Published by Groundwood Books on September 1st, 2013
Genres: Contemporary, Middle Grade
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Hélène has been inexplicably ostracized by the girls who were once her friends. Her school life is full of whispers and lies — Hélène weighs 216; she smells like BO. Her loving mother is too tired to be any help. Fortunately, Hélène has one consolation, Charlotte Bronte’s Jane Eyre. Hélène identifies strongly with Jane’s tribulations, and when she is lost in the pages of this wonderful book, she is able to ignore her tormentors. But when Hélène is humiliated on a class trip in front of her entire grade, she needs more than a fictional character to allow her to see herself as a person deserving of laughter and friendship.
Leaving the outcasts’ tent one night, Hélène encounters a fox, a beautiful creature with whom she shares a moment of connection. But when Suzanne Lipsky frightens the fox away, insisting that it must be rabid, Hélène’s despair becomes even more pronounced: now she believes that only a diseased and dangerous creature would ever voluntarily approach her. But then a new girl joins the outcasts’ circle, Géraldine, who does not even appear to notice that she is in danger of becoming an outcast herself. And before long Hélène realizes that the less time she spends worrying about what the other girls say is wrong with her, the more able she is to believe that there is nothing wrong at all.
This emotionally honest and visually stunning graphic novel reveals the casual brutality of which children are capable, but also assures readers that redemption can be found through connecting with another, whether the other is a friend, a fictional character or even, amazingly, a fox.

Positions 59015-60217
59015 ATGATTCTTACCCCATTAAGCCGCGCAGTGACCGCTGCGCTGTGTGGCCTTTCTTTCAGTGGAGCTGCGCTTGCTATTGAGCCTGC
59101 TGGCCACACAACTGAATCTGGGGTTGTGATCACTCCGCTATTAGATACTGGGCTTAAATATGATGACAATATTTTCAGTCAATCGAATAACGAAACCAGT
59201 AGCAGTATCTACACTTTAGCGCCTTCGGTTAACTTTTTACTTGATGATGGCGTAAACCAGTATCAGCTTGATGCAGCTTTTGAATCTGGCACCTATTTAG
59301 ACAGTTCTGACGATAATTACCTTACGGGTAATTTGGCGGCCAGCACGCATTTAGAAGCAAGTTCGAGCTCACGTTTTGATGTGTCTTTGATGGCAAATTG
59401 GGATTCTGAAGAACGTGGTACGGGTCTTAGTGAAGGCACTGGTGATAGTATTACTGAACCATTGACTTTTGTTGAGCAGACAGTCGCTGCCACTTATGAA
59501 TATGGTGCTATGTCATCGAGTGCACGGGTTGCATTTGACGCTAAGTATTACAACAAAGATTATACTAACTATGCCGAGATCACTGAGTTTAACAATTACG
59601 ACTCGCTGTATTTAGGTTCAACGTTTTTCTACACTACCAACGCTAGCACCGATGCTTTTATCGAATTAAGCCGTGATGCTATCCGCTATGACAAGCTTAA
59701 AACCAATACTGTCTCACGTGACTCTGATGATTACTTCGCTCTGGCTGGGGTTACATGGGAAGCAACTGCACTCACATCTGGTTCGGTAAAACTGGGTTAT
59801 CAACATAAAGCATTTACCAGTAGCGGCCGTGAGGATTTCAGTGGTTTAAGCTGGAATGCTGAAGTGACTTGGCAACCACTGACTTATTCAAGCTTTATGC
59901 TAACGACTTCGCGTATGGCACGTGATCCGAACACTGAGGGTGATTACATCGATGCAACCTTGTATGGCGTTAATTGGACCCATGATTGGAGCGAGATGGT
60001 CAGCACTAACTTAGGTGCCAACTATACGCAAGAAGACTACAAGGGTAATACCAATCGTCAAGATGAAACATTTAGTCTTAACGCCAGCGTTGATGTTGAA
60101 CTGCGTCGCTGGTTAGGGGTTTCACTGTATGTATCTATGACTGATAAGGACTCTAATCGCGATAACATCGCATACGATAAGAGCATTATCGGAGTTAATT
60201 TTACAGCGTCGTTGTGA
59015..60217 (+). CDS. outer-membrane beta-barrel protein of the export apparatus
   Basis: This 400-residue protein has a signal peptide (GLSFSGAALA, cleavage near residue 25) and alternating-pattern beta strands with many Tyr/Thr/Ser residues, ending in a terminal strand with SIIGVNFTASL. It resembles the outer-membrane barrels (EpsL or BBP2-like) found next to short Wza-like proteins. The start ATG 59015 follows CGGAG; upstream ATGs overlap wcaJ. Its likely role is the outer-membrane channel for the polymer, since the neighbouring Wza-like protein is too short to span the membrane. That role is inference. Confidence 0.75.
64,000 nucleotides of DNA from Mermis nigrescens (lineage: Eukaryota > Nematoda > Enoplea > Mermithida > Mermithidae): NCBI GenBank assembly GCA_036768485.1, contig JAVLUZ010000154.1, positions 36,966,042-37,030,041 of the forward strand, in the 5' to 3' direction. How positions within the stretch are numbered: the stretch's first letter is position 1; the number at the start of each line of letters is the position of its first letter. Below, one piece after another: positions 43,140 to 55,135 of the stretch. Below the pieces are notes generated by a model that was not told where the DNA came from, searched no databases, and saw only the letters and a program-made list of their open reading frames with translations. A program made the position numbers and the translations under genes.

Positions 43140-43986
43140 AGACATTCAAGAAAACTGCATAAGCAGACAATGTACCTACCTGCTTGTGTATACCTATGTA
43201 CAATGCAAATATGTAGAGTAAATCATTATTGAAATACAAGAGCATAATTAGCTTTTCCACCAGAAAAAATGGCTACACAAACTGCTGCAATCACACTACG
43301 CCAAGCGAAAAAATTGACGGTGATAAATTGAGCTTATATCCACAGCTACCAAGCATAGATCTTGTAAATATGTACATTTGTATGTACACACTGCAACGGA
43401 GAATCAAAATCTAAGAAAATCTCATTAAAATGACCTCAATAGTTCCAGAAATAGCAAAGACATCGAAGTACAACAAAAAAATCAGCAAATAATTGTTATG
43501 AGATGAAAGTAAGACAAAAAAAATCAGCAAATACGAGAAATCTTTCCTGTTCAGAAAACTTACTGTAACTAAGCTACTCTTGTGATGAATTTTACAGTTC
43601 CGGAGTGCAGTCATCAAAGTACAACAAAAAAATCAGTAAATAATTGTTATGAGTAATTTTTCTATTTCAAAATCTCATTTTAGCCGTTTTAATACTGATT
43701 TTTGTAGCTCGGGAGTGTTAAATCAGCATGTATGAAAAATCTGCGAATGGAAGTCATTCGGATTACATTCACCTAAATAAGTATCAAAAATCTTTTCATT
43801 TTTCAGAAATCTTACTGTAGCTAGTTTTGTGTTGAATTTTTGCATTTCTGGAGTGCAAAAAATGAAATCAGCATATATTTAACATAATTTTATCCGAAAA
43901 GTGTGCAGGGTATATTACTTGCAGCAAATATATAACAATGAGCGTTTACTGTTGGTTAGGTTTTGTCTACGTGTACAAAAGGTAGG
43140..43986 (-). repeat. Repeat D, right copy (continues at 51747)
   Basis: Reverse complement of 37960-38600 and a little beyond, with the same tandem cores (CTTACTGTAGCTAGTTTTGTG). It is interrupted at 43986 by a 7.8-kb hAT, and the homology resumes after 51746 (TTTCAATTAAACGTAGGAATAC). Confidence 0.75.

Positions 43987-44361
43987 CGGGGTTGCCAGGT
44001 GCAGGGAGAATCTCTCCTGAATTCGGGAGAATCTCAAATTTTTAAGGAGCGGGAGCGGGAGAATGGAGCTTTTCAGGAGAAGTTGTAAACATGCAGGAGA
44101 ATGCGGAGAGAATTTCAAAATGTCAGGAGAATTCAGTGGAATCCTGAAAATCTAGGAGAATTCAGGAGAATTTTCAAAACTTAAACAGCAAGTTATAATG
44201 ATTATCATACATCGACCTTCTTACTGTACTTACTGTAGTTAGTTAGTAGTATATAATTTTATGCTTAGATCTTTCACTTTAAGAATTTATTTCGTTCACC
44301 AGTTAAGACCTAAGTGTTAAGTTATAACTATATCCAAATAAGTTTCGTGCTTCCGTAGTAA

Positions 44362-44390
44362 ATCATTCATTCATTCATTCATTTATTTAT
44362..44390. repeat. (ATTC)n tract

Jane, the Fox and Me is a wonderful (for reasons I’ll get into later) middle grade graphic novel published by Groundwood Books which is an imprint of House of Anansi, a Canadian publishing company that I’m in love with. I first came across this graphic novel in a bookstore and it was love at first sight. Then love at second, third and fourth sight as well but alas, I wasn’t able to purchase it because, well, I needed to eat. One of my friends took pity on me and gifted it to me for my birthday and I finally had it in my possession.
Now that we have that little story to set the context, let me talk about the book itself. Fanny Britt and Isabelle Arsenault have created a book that will speak to all of us women, no matter what age we are. Hélène is not sure why her group of friends have stopped talking to her and have started taunting her instead, but she does know that their cruelty hurts. Even though she is not pictured as fat or even overweight, Hélène‘s ex-friends taunt her about her weight, writing made up numbers on the walls of bathrooms or catcalling as she walks in the halls at school. And even though she is not fat, the bullies’ insistence that she is leads Hélène to start believing that way as well. In a rare moment of reflection and awareness, Hélène realizes, when she sees her mother halving the amount she eats, that this sense of image, this unhappiness is hereditary. That women have this, almost rabid, awareness of the space they occupy. Which led me to think of this.
Hélène loses herself in literature, specifically Jane Eyre, and one may argue that the graphic novel propounds bibliotherapy as a viable way to deal with stressful situations. I think we can all relate to Hélène where jumping into a madeup world to escape reality is concerned. The graphic novel is uplifting though; things do work out for Hélène, she does find a friend in the end.
But one cannot speak of Jane, the Fox and Me without speaking of the art. The art is stupendous. You can lose yourself into the lines and the shades and be blown away by how simply, yet how profoundly, emotion is expressed through the drawings on the page. To whet your appetite, here are some images: